Somewhat confusingly, there are actually two festivals that just happen to be celebrated at the same time. “Yi Peng” is a Lanna festival that is held on the 2nd month of the Lanna calendar (and in fact translates as such), and the khom loi, (“floating lanterns”) are technically part of that tradition. Floating on water rather than in the air, a “krathong“ is made from a section of banana tree trunk, or bread, and is decorated with elaborately-folded banana leaves, flowers, candles and incense sticks, which is then set adrift in a river or pond. Legend has it that the festival was adapted by Buddhists in Thailand as a ceremony to honour the original Buddha with light during the growing darkness of winter. It is also said that Noppamas, a consort of the Sukothai king Loethai in the 14th century, was the first to decorate the floating raft.
We made ours on Sunday, the night of the full moon, when Chiang Mai was at the peak of its celebratory craziness. We parked our rented motorbike next to the Nakorn Bridge, on the Mae Ping river, conveniently in front of a sidewalk krathong-making workshop hosted by Lanna Commercial College. We then walked down some nearby steps to the riverbank where hundreds of people were spread out, launching krathongs, khom loi, and otherwise sitting and taking in the sights and sounds of the festival. We joined them, watching a steady stream of krathongs in the water, some very ornate, and others very simple – just a single flower and a candle in a curve of banana stalk. A man stood waist-deep in the river, shepherding the floats along, pushing them into the current if they got stuck at shore, or relighting extinguished candles. We launched a couple of sky lanterns into the night sky to join the migration overhead, and then we released our krathongs into the river with a thought and a prayer.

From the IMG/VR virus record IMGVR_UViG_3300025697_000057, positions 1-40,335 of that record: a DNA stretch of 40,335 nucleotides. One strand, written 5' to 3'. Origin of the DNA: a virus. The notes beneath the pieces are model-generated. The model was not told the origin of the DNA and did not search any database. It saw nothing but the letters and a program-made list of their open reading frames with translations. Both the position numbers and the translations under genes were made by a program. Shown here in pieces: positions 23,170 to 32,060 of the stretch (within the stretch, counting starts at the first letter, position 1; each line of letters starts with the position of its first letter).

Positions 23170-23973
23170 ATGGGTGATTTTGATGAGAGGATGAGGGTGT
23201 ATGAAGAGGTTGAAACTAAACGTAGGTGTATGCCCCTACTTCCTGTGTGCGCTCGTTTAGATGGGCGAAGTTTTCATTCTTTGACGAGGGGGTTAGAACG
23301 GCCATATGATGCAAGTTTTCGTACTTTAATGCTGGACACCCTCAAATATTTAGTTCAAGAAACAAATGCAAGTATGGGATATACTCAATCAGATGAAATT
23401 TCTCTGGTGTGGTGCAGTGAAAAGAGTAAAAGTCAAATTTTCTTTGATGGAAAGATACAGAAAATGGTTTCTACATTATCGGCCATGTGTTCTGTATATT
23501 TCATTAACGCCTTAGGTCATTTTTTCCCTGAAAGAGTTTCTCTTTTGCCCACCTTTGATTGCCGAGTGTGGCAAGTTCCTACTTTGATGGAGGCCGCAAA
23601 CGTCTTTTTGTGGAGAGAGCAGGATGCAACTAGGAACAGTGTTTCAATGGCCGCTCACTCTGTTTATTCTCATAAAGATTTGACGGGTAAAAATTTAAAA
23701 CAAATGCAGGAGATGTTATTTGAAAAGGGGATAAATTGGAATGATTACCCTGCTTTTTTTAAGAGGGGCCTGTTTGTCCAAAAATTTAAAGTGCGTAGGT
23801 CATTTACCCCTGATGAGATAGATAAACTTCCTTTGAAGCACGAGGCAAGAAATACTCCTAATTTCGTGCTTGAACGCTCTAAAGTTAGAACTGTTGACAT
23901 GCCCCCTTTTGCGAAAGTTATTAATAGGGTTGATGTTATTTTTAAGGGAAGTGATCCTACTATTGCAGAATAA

We moved on, walking down the closed street next to the Warowot Market, towards Tha Pae Road. When we reached the Nawarat Bridge, we found ourselves in the middle of the action as fireworks and khom loi leapt into the sky all around us, and the police were clearing the center of the streets for the oncoming parade. We watched the slow procession of floats and marchers for a time, and then grabbed some street food and settled down in a small park to eat and rest. I laid my head in Liz’ lap and watched the constant stream of golden lanterns arching into the night like spirits, revealing wind patterns as they rose, first moving south until reaching a higher altitude and switching directions to the north. The khom loi were ever-changing constellations, replacing the stars obscured by an overcast sky. Darkened lanterns tumbled downwards, their fuel spent, littering the city with the remnants of released wishes.